Go local. Forgo rest stop vending machines full of empty calorie snacks and opt for independent restaurants and cafes on the road. For a look at food stops with nutritious offerings, check out Healthy Highways: The Traveler’s Guide to Healthy Eating, which lists health food stores and vegetarian restaurants across the country. If fast food is your only option, check posted calories and opt for salads, grilled sandwiches, small burgers, yogurt and fresh fruit which are now showing up on menus at most of the fast food restaurants across the country. You may also choose Subway Fresh Fit meals, which feature a variety of 6-inch subs served with apple slices and water. These meals meet the American Heart Association’s Heart-Check Meal certification for nutritional criteria for levels of sodium, calories, cholesterol, saturated fat and trans-fats.

Stay active. Use vacation as a positive excuse to expand your exercise horizons. Get active in ways you never have before. Grab a bike and hit up a mountain trail or test your skills on a paddleboard or kayak. Consider taking a new class at a local gym or yoga studio. After introducing yourselves to new exercises, you may decide to bring these activities home and make them part of your weekly routine.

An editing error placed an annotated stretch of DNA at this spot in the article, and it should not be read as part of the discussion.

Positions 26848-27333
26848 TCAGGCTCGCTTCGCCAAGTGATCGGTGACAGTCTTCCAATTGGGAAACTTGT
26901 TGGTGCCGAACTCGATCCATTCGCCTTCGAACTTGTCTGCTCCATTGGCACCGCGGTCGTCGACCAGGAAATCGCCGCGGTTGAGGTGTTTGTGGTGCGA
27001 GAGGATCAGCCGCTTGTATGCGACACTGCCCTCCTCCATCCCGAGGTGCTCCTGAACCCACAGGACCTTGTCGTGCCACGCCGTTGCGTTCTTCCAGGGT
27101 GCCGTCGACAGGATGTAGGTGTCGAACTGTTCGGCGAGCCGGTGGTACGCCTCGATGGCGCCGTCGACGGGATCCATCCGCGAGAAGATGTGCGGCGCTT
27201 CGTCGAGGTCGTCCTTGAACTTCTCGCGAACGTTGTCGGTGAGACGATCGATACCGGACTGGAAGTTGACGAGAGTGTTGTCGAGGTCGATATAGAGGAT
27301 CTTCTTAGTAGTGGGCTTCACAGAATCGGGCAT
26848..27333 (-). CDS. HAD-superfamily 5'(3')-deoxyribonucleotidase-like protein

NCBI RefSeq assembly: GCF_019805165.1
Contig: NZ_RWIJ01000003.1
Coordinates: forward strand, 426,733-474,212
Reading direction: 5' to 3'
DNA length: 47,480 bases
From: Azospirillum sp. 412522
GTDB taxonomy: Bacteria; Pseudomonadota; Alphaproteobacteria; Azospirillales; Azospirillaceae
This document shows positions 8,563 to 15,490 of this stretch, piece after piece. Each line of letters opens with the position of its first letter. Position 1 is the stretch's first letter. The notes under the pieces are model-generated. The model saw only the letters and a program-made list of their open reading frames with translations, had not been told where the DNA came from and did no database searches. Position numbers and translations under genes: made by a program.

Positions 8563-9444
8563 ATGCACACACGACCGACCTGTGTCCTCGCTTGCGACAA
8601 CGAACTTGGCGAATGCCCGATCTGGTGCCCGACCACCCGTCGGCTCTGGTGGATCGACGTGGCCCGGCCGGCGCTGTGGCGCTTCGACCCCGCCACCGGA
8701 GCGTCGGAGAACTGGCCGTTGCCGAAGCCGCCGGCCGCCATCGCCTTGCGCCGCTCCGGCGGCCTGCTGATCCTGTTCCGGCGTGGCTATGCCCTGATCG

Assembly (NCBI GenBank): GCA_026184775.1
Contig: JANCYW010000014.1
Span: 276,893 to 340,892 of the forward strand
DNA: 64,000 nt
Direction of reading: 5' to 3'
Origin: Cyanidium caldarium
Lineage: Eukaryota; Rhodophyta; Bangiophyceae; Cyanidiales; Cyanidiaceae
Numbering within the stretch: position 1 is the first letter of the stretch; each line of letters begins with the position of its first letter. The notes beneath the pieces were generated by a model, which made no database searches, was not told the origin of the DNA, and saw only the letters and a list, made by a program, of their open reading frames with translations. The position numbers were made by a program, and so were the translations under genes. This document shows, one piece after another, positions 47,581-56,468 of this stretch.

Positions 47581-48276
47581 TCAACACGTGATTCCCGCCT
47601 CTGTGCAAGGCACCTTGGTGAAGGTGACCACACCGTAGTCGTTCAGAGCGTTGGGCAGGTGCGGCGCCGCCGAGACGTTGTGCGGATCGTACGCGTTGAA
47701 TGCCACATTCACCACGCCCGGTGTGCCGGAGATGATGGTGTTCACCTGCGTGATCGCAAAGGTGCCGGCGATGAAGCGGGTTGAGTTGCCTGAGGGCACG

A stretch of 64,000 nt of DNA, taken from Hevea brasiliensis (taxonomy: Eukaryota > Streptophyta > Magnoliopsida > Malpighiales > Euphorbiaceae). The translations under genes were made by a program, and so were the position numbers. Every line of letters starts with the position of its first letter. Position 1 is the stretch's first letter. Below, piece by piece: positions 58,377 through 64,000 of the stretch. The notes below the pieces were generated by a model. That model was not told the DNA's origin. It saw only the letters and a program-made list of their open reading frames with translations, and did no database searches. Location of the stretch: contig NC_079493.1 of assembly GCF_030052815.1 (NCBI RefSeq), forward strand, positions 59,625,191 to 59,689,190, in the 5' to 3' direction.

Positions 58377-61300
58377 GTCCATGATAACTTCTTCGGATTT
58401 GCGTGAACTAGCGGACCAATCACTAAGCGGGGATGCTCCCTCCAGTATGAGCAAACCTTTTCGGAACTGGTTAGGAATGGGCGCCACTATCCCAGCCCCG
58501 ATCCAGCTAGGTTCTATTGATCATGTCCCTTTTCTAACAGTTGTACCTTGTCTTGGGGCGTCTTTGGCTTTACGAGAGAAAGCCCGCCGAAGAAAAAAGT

No matter what your destination may be, remember to not use a vacation as an excuse to be lazy and indulgent, but as an opportunity to try new activities and have fun. Make fit resolutions before hitting the road and enjoy a healthy and fun-filled vacation!

For more ideas on heart-healthy eating, check out The Cooper Clinic Solution to the Diet Revolution: Step Up to the Plate (2009). My guidebook of tips makes healthy eating fun and more manageable. Connect with me online at @GeorgiaKostas and Facebook/Georgia Kostas Nutrition and visit: http://www.georgiakostas.com.

This nutrition information does not address individual health conditions. Please consult with your physician or registered dietitian to meet specific health and dietary needs.

Cool Treats to Beat the Heat

What would summer be without ice cream, shakes, lemonade, iced tea, watermelon, and sweet fresh fruit?!